Monday, January 25, 2016

East Coast Region Reported Snowfalls Not Seen in Generations (VIDEO)

At the New York Times, "After East Coast Blizzard, the Cleanup and the Workweek Begin":

While New York City emerged from the season’s first blizzard with relatively little damage, the toll along the Eastern Seaboard as a whole was more sobering: 29 deaths related to the storm, thousands of homes without power and serious flooding in coastal areas.

The great dig-out began with officials in New York lifting a travel ban, and airlines and commuter railroads slowly resumed service.

In separate appearances on CNN on Monday morning, Mayor Bill de Blasio and Gov. Andrew M. Cuomo of New York said that most mass transportation services were operating normally for the morning commute, with the exception of some parts of the Long Island Rail Road, where workers were still struggling to remove snow and ice.

But in other places along the East Coast, the tone was less upbeat.

In Baltimore, Mayor Stephanie Rawlings-Blake said on Sunday that she could not give a timeline for clearing the streets. In Washington, the leadership of the House of Representatives — scheduled to convene on Monday for a pro forma session — said no votes would be held this week. Federal offices will be closed on Monday, as will state offices in Maryland and Virginia.

“This was a major event,” Gov. Terry McAuliffe of Virginia said during a news conference. “I caution everybody, this is going to take a long time to clean up this snow.” He said that crews from as far away as Connecticut were on the way to help.

For officials, Sunday was a day to transition from blizzard mode to cleanup. For those with no official role to play, it was a day for sledding, snowboarding or snowshoeing — or lobbing snowballs and building snowmen. The bleak gray of Saturday — and the piercing wind that drove the snow — gave way to bright colors on Sunday, with a warm orange sun climbing across a brilliant azure sky.

Officials prepared for Monday and the start of the workweek, when a challenge would be moving commuters over rail lines stiff from the weekend’s assault of snow and punishing temperatures. New York City, where schools will be open,faced another challenge — picking up busloads of schoolchildren in streets with snowdrifts on every corner.

On Monday morning, yellow school buses struggled and hordes of parents with small children staggered, but school started on schedule in Corona, Queens, after students arrived through streets still caked in snow.

“The mayor made his decision yesterday; school is open, so I don’t want him to miss a day,” said Luis Molina, 56, a cleaner, after he hugged and kissed his son, Jason Molina, 10, who is in fourth grade at Public School 19.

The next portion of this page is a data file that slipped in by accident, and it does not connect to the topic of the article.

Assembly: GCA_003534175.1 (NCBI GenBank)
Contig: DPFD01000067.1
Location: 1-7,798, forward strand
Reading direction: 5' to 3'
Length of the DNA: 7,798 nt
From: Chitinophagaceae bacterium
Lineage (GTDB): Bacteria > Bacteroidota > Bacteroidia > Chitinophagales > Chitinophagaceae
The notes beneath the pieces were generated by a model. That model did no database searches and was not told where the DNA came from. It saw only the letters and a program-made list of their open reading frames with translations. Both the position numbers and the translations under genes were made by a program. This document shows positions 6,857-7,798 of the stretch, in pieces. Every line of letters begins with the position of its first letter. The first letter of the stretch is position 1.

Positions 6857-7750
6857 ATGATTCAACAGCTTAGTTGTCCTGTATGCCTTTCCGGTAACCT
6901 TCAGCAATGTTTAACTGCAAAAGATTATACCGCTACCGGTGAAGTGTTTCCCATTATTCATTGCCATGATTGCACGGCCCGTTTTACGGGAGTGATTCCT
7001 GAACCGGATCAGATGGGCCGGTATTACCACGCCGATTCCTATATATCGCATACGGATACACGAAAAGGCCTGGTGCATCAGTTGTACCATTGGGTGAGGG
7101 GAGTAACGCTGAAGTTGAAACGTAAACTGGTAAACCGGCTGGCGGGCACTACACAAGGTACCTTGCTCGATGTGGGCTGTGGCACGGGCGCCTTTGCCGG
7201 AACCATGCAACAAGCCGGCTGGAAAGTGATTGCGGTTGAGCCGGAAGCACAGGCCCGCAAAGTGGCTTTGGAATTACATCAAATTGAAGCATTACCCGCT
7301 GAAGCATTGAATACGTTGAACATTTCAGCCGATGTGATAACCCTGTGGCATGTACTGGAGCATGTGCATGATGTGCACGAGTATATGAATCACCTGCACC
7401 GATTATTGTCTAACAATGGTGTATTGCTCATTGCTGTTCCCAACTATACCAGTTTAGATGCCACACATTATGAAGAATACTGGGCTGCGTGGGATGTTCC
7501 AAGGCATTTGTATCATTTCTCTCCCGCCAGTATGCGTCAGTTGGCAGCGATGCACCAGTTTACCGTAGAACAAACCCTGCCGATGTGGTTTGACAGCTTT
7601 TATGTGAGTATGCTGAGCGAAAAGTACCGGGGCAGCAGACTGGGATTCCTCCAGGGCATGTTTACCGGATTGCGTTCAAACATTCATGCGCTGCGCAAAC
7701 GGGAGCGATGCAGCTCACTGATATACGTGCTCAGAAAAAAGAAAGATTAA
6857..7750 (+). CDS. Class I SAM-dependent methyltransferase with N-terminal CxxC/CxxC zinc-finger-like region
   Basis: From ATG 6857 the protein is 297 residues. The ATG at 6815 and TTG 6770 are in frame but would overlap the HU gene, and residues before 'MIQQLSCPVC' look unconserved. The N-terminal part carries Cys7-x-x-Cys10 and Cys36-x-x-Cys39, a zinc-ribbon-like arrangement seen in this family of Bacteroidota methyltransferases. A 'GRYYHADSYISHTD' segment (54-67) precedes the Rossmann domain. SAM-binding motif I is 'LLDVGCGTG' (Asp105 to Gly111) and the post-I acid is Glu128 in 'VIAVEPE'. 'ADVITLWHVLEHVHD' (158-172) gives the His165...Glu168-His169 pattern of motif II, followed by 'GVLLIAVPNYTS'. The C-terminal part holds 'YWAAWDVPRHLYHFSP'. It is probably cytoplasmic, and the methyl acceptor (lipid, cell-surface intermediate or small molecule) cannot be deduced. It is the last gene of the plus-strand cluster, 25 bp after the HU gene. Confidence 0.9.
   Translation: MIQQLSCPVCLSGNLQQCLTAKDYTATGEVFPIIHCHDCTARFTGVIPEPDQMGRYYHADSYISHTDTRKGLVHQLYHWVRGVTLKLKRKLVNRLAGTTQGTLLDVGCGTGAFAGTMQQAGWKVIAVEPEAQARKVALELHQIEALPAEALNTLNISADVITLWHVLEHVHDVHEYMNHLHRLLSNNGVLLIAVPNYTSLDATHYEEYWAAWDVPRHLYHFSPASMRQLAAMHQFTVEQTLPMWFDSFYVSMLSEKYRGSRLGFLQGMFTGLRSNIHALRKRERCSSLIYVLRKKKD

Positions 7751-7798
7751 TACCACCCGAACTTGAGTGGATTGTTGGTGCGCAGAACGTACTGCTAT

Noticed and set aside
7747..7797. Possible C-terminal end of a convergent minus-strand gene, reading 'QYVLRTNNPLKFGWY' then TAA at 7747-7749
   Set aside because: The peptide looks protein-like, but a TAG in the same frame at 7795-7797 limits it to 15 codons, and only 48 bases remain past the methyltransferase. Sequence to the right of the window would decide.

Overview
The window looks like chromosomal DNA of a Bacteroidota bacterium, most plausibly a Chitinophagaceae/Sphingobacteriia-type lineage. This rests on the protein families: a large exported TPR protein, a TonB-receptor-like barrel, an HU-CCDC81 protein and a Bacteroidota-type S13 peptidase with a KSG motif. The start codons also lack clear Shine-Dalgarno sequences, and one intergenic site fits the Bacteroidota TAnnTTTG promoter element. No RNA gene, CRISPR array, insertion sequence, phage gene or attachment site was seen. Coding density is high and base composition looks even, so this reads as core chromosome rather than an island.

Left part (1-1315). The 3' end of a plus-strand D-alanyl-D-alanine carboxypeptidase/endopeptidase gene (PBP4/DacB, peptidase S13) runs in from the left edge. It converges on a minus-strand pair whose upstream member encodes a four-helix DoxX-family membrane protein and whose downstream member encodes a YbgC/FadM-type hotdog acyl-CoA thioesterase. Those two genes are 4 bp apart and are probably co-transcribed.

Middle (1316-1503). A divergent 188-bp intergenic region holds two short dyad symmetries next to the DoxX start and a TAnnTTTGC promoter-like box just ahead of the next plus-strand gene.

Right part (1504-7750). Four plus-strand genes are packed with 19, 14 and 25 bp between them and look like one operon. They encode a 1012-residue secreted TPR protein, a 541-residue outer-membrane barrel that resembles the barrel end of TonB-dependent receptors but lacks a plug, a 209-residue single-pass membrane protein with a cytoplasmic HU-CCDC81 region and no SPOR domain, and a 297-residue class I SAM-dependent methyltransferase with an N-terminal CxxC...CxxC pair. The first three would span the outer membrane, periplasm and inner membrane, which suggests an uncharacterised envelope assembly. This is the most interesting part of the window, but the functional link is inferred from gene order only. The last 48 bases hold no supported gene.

The storm swirled out to sea after brushing Massachusetts, leaving behind what the National Weather Service called “copious” accumulations from Virginia to New York: 29.2 inches at Baltimore-Washington International Thurgood Marshall Airport, a record; 22.4 inches at Philadelphia International Airport; and 28.1 inches at Newark Liberty International Airport. In Washington, the National Zoo reported 22.4 inches for the weekend, and other places reported totals not seen in years if not generations: 28.2 inches in Roselle Park, N.J.; 33.5 inches in Frederick, Md.; 39 inches in Philomont, Va.; and 42 inches in Glengary, W.Va.

The Weather Service recorded 26.8 inches in Central Park, missing a record by one-tenth of an inch. But Saturday’s total of 26.6 inches was a record for a single day (the other 0.2 inches fell on Friday). The one-day record beat 24.1 inches, set during a two-day storm in 2006. That storm retained its place as the city’s snowiest.

Mayor Bill de Blasio said that major roads had been cleared by Sunday afternoon, putting much of the city in a position to ease back into weekday commuting routines on Monday. Tunnels and bridges into the city, all of which had been closed during the storm, reopened on Sunday, according to the Port Authority of New York and New Jersey.

Service had been suspended during the storm on the Long Island Rail Road and Metro-North Railroad, as well as the aboveground routes of the subway and on the Staten Island Railway. All started rolling again on Sunday, though some remained on reduced schedules. Buses in the city also returned to the streets...
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